Gender and sexuality

Research output: Chapter in Book/Report/Conference proceedingChapter

5 Scopus citations


In the past twenty years, the voluminous work done by scholars of feminism, gender, and sexuality has helped to restructure the field of modernist scholarship. Women writers who had been excluded from canonical consideration have become the subjects of extensive literary study; gay and lesbian networks that had been cursorily overlooked or underread have been revalued as matrices of modernist aesthetic experimentation; recent theoretical elaborations of sexual identity and gender formation have been put to use in new and sometimes startlingly revisionary interpretations of modernist texts. The sources of these new paths of inquiry have been many. Some were groundbreaking works of historical scholarship, like John D’Emilio and Estelle Freedman’s 1988 account of American sexuality, Intimate Matters, or Nancy Cott’s 1987 study, The Grounding of Modern Feminism. Feminist reconsiderations of canon formation, popular culture, and the sociological force of women’s burgeoning entry into public life owe debts to foundational works like Shari Benstock’s Women of the Left Bank (1986), Sandra Gilbert and Susan Gubar’s three-volume study, No Man’s Land (1988-1994), and Ann Ardis’s New Women, New Novels (1990). Perhaps one of the most farreaching essays from this period of scholarship, in terms of the wide debates it immediately produced, was Andreas Huyssen’s “Mass Culture as Woman: Modernism’s Other” (1986), which triangulated the relations among mass culture, modernism, and gender with its provocative claim that turn of the century mass culture was “consistently and obsessively” gendered as feminine by a male-dominated high culture.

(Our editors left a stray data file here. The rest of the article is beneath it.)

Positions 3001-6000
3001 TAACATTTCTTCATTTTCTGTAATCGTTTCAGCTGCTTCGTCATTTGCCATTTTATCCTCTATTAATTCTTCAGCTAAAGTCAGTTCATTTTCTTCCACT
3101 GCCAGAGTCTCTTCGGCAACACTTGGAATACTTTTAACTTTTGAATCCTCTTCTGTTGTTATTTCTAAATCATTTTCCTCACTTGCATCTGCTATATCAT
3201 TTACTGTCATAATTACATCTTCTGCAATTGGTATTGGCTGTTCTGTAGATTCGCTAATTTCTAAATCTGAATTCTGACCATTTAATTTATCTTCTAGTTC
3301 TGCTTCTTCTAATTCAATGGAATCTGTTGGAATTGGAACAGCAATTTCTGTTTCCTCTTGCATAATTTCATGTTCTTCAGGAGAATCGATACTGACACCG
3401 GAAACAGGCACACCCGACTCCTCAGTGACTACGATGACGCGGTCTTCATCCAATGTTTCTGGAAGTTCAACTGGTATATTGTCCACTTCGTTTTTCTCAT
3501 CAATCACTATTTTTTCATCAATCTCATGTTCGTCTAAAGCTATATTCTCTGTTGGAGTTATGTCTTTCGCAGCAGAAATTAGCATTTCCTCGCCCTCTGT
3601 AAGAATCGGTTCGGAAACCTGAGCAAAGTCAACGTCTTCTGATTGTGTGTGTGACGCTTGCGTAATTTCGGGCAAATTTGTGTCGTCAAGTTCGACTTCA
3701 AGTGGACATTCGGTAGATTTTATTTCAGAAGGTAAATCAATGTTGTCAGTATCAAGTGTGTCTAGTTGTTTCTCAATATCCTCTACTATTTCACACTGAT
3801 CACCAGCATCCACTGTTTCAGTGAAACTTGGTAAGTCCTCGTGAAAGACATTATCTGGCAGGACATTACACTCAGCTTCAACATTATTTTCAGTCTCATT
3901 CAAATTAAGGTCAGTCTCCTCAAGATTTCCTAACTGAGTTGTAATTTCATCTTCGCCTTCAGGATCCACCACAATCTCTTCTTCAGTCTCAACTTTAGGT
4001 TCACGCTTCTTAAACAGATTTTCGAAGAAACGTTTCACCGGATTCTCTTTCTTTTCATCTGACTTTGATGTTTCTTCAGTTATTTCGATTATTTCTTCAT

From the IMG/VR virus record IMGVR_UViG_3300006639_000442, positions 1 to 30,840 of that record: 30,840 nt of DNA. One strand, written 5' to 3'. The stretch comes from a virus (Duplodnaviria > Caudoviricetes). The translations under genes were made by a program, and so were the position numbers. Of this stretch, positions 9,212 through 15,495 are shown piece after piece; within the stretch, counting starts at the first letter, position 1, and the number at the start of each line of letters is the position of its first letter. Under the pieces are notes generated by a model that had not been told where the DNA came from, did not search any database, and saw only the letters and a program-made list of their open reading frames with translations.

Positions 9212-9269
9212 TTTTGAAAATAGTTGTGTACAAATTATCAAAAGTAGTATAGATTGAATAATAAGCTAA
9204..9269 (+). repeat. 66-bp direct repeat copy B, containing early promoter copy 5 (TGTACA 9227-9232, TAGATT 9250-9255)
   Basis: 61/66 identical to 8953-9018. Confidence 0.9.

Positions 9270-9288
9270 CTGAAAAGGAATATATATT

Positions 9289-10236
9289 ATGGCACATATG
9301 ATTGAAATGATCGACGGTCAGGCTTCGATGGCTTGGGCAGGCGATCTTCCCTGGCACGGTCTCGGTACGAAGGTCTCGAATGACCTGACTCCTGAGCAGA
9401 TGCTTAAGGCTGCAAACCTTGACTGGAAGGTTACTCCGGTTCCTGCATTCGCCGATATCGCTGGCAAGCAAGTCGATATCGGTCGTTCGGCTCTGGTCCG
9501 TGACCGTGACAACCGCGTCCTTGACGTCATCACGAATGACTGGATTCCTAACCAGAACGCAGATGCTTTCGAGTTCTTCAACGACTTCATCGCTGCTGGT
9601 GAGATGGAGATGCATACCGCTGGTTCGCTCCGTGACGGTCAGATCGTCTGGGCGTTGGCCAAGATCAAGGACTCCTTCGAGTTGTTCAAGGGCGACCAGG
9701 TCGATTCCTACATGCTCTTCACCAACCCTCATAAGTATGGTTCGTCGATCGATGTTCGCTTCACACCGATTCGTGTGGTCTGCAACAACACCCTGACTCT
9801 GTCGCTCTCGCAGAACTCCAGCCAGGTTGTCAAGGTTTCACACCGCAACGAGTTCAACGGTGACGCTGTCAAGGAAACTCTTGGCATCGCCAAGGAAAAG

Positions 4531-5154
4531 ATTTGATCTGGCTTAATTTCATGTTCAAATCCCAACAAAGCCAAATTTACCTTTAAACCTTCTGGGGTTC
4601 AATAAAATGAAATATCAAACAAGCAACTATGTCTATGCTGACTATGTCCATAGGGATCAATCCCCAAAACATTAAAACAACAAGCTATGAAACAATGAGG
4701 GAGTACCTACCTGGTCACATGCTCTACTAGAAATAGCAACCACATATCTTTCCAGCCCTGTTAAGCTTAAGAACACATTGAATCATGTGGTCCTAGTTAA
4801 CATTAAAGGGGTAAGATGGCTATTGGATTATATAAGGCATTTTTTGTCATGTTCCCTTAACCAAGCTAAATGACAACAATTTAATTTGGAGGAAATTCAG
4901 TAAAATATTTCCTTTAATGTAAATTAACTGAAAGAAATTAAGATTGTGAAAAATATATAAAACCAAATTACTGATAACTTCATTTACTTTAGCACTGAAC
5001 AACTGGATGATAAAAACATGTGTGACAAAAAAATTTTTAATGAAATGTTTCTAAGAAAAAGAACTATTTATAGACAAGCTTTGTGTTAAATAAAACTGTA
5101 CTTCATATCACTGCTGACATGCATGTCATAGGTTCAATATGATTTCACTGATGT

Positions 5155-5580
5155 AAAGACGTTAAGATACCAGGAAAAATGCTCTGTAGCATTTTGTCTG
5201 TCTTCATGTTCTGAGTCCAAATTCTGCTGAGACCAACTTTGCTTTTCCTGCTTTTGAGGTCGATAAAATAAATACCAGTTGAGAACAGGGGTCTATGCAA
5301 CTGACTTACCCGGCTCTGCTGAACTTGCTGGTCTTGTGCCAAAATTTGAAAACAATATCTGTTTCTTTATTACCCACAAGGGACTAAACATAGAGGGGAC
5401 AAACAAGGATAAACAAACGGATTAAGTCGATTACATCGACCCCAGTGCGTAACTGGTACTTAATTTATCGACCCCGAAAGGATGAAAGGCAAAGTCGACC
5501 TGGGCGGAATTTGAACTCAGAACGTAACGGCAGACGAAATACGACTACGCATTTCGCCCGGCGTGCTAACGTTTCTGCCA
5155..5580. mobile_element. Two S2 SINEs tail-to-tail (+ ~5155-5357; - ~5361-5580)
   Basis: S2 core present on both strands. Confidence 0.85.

Original languageEnglish (US)
Title of host publicationThe Cambridge Companion to American Modernism
PublisherCambridge University Press
Number of pages21
ISBN (Electronic)9780511999611
ISBN (Print)052182995X, 9780521829953
StatePublished - Jan 1 2005

All Science Journal Classification (ASJC) codes

  • General Arts and Humanities


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